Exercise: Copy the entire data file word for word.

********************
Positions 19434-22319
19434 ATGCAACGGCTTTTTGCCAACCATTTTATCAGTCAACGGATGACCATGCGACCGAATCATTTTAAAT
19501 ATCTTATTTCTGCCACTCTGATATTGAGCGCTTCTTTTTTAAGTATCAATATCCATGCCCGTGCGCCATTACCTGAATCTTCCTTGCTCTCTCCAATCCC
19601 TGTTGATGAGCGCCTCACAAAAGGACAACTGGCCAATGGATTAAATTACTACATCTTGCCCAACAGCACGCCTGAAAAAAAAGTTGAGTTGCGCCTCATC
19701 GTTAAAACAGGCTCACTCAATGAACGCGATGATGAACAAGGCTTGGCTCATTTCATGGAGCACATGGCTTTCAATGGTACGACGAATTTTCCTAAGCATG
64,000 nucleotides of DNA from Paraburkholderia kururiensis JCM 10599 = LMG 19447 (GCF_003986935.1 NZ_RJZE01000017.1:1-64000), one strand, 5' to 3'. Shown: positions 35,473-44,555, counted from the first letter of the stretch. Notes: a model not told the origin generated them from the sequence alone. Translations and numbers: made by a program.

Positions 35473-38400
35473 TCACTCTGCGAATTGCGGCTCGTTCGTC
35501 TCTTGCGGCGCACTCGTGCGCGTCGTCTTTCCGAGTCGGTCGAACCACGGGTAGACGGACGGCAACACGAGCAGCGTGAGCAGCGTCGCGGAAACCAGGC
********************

Positions 19434-22319
19434 ATGCAACGGCTTTTTGCCAACCATTTTATCAGTCAACGGATGACCATGCGACCGAATCATTTTAAAT
19501 ATCTTATTTCTGCCACTCTGATATTGAGCGCTTCTTTTTTAAGTATCAATATCCATGCCCGTGCGCCATTACCTGAATCTTCCTTGCTCTCTCCAATCCC
19601 TGTTGATGAGCGCCTCACAAAAGGACAACTGGCCAATGGATTAAATTACTACATCTTGCCCAACAGCACGCCTGAAAAAAAAGTTGAGTTGCGCCTCATC
19701 GTTAAAACAGGCTCACTCAATGAACGCGATGATGAACAAGGCTTGGCTCATTTCATGGAGCACATGGCTTTCAATGGTACGACGAATTTTCCTAAGCATG
64,000 nucleotides of DNA from Paraburkholderia kururiensis JCM 10599 = LMG 19447 (GCF_003986935.1 NZ_RJZE01000017.1:1-64000), one strand, 5' to 3'. Shown: positions 35,473-44,555, counted from the first letter of the stretch. Notes: a model not told the origin generated them from the sequence alone. Translations and numbers: made by a program.

Positions 35473-38400
35473 TCACTCTGCGAATTGCGGCTCGTTCGTC
35501 TCTTGCGGCGCACTCGTGCGCGTCGTCTTTCCGAGTCGGTCGAACCACGGGTAGACGGACGGCAACACGAGCAGCGTGAGCAGCGTCGCGGAAACCAGGC